(Bloomberg) -- The Japanese economy may have avoided a technical recession at the end of 2023 after all, as the latest capital investment data indicate an upward revision may be in store for gross domestic product, according to economists.

A jump in corporate spending in the fourth quarter prompted some economists to revise their estimates for GDP to show there was positive growth, a reversal from preliminary data that showed the economy contracted at an annualized pace of 0.4% in the final three months of last year, the second consecutive quarter of declines.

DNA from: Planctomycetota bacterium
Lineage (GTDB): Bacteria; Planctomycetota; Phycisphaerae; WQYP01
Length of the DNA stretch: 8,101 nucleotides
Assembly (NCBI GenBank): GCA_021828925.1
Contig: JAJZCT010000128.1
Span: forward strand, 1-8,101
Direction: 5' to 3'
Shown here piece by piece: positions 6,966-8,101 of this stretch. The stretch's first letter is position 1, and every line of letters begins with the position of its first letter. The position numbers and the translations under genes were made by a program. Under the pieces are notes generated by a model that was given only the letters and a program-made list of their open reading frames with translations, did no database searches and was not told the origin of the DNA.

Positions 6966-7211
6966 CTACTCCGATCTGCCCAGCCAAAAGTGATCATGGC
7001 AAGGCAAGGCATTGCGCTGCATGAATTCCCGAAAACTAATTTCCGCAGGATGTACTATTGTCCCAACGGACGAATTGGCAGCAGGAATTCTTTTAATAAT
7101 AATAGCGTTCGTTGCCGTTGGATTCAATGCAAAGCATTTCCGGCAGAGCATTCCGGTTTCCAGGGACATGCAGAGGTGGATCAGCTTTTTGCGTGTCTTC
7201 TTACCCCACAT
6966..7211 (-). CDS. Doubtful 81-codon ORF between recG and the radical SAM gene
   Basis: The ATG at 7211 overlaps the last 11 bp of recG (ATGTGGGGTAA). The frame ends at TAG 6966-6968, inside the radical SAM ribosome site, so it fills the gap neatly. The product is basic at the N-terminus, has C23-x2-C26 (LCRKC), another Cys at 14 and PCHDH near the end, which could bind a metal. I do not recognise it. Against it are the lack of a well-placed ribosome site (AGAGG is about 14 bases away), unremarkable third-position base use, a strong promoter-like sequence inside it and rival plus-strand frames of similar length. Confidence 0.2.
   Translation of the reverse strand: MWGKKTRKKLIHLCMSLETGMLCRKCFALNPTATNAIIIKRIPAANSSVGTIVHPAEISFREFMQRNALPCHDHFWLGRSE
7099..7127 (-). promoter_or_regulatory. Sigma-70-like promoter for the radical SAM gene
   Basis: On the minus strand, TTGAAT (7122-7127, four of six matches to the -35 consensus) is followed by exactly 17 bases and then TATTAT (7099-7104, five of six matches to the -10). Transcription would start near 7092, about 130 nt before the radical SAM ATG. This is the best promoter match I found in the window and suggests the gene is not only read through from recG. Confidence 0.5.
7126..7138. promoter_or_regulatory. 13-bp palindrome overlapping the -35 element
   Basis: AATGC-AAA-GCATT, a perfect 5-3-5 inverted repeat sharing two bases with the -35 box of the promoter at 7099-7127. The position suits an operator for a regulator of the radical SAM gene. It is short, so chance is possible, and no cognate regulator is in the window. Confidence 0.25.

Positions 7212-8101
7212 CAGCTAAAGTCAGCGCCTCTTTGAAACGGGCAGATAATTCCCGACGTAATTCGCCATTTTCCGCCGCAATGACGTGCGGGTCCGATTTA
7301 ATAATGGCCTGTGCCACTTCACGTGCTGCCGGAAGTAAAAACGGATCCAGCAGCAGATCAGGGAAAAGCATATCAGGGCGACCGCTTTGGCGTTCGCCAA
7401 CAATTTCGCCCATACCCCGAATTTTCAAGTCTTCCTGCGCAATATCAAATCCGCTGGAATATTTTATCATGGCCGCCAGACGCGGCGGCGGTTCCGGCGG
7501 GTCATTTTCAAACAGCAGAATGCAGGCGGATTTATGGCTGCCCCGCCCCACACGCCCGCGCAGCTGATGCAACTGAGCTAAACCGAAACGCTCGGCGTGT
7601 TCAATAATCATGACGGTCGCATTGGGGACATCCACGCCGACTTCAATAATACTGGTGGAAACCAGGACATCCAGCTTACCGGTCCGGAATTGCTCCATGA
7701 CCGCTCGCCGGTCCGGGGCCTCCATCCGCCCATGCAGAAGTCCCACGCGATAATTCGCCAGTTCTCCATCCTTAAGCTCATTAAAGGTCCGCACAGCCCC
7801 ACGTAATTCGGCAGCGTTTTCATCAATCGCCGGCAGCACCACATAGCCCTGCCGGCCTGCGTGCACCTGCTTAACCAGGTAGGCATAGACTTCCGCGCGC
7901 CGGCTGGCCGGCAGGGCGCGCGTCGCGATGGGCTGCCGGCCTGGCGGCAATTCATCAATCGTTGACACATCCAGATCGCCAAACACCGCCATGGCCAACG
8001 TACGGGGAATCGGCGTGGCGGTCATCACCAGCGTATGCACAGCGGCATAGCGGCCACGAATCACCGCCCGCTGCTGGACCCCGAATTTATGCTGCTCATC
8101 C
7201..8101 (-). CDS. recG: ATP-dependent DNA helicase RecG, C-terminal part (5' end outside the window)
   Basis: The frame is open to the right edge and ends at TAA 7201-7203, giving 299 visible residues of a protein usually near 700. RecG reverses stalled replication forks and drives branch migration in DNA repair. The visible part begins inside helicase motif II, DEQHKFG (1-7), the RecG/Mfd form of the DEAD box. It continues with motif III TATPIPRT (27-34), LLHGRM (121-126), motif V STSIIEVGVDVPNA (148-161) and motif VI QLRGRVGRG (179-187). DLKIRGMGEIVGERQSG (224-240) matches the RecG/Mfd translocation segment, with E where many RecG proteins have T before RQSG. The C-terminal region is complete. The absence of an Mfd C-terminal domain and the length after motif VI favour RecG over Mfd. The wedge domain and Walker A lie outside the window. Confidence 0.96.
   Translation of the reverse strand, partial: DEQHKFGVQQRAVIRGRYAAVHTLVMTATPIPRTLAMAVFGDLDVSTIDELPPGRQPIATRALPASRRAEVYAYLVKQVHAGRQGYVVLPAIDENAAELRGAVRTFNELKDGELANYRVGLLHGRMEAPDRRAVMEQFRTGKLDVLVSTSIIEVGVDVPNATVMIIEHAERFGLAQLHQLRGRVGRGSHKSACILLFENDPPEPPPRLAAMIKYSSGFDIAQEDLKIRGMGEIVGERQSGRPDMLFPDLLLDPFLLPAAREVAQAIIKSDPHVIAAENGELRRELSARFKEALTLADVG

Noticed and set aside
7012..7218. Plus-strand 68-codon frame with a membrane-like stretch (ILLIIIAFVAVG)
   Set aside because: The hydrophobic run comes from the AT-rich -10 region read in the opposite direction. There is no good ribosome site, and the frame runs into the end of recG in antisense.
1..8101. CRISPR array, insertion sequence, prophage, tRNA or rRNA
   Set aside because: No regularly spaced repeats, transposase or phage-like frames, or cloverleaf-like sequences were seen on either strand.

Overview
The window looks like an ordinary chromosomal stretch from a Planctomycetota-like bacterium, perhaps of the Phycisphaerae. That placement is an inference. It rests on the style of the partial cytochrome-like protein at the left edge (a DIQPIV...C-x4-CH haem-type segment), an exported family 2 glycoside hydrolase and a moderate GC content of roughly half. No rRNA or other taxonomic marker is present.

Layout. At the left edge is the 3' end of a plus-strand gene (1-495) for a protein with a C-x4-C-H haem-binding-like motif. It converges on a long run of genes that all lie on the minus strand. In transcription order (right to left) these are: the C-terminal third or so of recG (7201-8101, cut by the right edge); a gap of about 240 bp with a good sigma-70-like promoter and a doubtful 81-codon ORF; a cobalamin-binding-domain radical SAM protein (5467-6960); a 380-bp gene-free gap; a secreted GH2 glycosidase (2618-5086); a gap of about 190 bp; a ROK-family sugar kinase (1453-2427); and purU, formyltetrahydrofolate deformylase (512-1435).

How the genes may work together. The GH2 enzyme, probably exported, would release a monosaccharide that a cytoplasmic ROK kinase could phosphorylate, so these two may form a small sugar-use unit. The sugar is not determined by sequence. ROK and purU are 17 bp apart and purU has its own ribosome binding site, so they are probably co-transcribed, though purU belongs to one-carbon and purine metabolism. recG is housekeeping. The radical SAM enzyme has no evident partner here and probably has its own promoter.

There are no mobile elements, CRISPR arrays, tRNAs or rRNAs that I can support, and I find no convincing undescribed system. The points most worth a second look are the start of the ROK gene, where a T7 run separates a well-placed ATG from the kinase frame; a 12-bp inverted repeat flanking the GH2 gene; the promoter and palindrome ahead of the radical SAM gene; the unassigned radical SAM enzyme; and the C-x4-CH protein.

The revised data, due March 11, will incorporate capital spending figures released Monday that showed capital expenditures on goods excluding software advanced 8% in the three months through December compared with the previous period. 

The result helped boost bets that the Bank of Japan will end its negative interest rate as early as this month. Trading in overnight swaps showed a 50% chance of that happening when the policy board concludes its next meeting on the 19th, up from 31% at the end of Friday.

“We will see a positive reading in the revised data,” Yoshimasa Maruyama, chief market economist at SMBC Nikko Securities Inc., wrote in a note on Monday. “Consumer spending remains weak, but an expansion of capital investment to offset labor shortage is clearly a positive factor for the economic outlook.”

Most economists expect the BOJ to conduct Japan’s first rate hike since 2007 by April.

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